Why Gold Has Stagnated… and What Investors Can Expect Next

International Man: Doug, you’ve been a strong proponent of gold for many years—specifically physical gold as a savings vehicle.

How do you view physical gold today?

Doug Casey: I continue to view gold mainly as a vehicle for savings. It’s money in its most basic form. Banks and governments fail, paper currency has always been a joke, and the forthcoming Central Bank Digital Currencies (CBDCs) are criminally dangerous, possibly the worst innovation of all time. Anyone who doesn’t have a significant part of his assets in gold coins will be an unhappy camper.

But, first of all, gold is not an investment. An investment is an allocation of capital that produces new wealth. That’s not the nature of gold or any commodity.

Occasionally, gold can also be an excellent speculation. Since it was disconnected from the dollar in 1971, it’s had some spectacular runs. But it’s primarily a vehicle for savings. I’ve been buying it since it was about $40 an ounce. I’ve just accumulated more and never liquidated. It’s treated me quite well, having run from $40 to, at the moment, $1,650.

It’s a good speculation during monetary and economic crises. That’s because it’s the only financial asset that’s not simultaneously somebody else’s liability. You don’t have to trust in the goodwill of your rulers. Indeed, it allows you to automatically profit from the fact that they’re usually incompetent and dishonest.

In a world that’s head over heels in debt, where governments and central banks are bankrupt and printing up their national currencies by the trillion, owning gold is more important than ever.

International Man: If physical gold is for prudence, gold mining stocks are for speculative profits.

What is your take on gold mining stocks as an asset class?

Doug Casey: I’ve been involved in gold stocks for 50 years, and they’ve been very good to me. I’m still heavily involved in gold stocks, but for very different reasons than gold. Unlike gold itself, they’re volatile and risky. I’ve often said that mining is a crappy business.

Why would I say that?

Because first of all, of the roughly 2,000 publicly traded so-called gold mining stocks in the world, very few are actual gold producers, and relatively few actually have any proven economic gold in the ground. Most are exploration companies. It’s not prudent to either buy lottery tickets or own shares of companies going on what amounts to Easter egg hunts, which is what most exploration companies do.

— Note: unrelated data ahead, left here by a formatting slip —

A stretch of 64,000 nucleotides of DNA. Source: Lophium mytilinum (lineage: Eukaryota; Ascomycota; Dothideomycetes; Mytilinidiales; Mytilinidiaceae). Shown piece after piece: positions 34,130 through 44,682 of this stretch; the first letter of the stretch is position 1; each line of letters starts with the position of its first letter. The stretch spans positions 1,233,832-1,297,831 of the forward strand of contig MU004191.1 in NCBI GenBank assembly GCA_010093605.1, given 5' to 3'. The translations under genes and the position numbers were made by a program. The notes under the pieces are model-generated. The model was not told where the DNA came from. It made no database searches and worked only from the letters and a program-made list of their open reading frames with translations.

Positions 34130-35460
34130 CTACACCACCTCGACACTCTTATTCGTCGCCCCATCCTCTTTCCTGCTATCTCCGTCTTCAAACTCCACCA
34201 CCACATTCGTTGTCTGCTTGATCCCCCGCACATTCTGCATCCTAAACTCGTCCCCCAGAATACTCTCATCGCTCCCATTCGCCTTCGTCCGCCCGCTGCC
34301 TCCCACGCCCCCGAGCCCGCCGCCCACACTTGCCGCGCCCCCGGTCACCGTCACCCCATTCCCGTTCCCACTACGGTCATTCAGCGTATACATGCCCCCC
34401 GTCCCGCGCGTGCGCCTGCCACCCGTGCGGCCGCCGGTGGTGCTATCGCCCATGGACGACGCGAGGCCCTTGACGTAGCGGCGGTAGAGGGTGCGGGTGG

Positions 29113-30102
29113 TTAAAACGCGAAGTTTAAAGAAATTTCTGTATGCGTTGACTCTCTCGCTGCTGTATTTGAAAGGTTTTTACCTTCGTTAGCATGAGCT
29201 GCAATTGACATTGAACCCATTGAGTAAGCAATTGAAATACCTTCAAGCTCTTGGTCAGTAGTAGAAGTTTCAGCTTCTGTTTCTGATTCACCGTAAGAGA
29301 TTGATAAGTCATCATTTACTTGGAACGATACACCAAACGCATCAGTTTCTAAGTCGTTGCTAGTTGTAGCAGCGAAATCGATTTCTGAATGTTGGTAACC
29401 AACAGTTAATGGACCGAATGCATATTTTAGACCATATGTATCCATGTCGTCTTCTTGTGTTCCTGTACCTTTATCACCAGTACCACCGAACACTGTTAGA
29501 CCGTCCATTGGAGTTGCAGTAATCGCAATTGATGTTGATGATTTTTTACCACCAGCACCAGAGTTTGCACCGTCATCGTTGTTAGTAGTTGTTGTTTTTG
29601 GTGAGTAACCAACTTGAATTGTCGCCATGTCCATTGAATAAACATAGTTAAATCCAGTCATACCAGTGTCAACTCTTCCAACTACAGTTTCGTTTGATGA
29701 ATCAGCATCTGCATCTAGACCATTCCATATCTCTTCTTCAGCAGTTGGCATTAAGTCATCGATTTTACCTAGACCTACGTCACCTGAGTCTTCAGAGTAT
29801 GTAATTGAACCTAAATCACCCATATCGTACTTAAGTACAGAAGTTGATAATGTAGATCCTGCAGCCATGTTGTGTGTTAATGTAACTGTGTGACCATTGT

Of course, sometimes they get lucky. Or have a really competent geological team. Then these stocks can go 10 to 1 or 100 to 1, or even 1,000 to 1. I’ve actually owned two stocks that have gone 1,000 to 1, which makes up for a lot of mistakes. I still speculate in exploration stocks, although I concentrate mostly on developers, producers, and royalty companies. As with most things, the more you know, the more you realize how little you actually know and the more cautious you become.

As a business, gold mining is terrible. You have to spend millions of dollars searching for a viable asset, and it’s usually a futile search. If you do find a worthwhile prospect (after significant expenditures on things like mapping, testing for gravity and magnetic anomalies, soil sampling, trenching, legal requirements, and much more), you’re looking at seven figures, minimum. Chances are overwhelming you’ll come up empty. But if things look viable, then it’s going to cost you scores of millions of dollars and X number of years to develop and prove up the asset with lots of drill holes. Then, on the off chance, it still looks good, your troubles really start. Building the mine will cost you scores or hundreds of millions or billions of dollars more. At which point, you have a fixed asset that can’t be moved and is subject to taxes, royalties, fees, and shakedowns by NGOs, native groups, and now ESG busybodies. In addition to all the significant risks of mining itself.

No wonder Warren Buffet has never owned a mining stock.

It’s not like it was in the 19th century when, if you found a gold mine, it was like… finding a gold mine. Today, gold mines are typically marginal and risky businesses with huge upfront capital costs.

So, why would I want to own gold mining stocks?

It’s because they’re perhaps the most volatile class of securities on the planet, at least as volatile as tech or internet stocks. Volatility can be your friend if you know what you’re doing. We live in a period of serious monetary chaos. It will almost force you to speculate if you are going to survive. I expect that in the near future, a huge bubble will develop in commodity stocks in general and gold stocks in particular as a result of the monetary chaos that’s developing.

Gold stocks are a teeny-weeny section of the market. They’re best described not as small caps, not as micro caps, not even as nano caps. Many are pico caps. So when they run, they really run. I expect it will be like trying to squeeze the contents of Hoover Dam through a garden hose when the next bull market in gold gets going.

But these stocks are not heirlooms. At some point, because of the nature of the mining business, I’m looking to sell them all and put the proceeds into solid, productive companies.

When will that be?

I’ve joked for many years that the key will be when Slime or Newspeak magazines if they still exist, show a cover with a golden bear tearing apart the New York Stock Exchange. From my point of view, that’ll be the bell ringing to switch from gold stocks to industrial growth stocks.

Until then, I expect to stay long resource stocks in general and gold mining stocks in particular.

International Man: With central banks engaging in appalling currency debasement and prices soaring, it would seem to be the ideal time for gold to shine. However, that is so far not the case.

What is your take on how the price of gold has performed recently?

Doug Casey: With all markets in general, and commodity markets in particular, prices can go higher than you can imagine and then lower than you can imagine.

That said, gold has been an excellent place to be over the last 50 years. I expect that will continue to be the case for at least the next decade. Gold has sold off from its last peak, close to $2,000, during the recent Covid hysteria. It’s $1,650 as we speak. In the current economic environment, it’s a rock of stability compared to tech stocks, with many popular issues off 30-70% or bonds, which are still in hyperbubble territory. Gold is serving its purpose.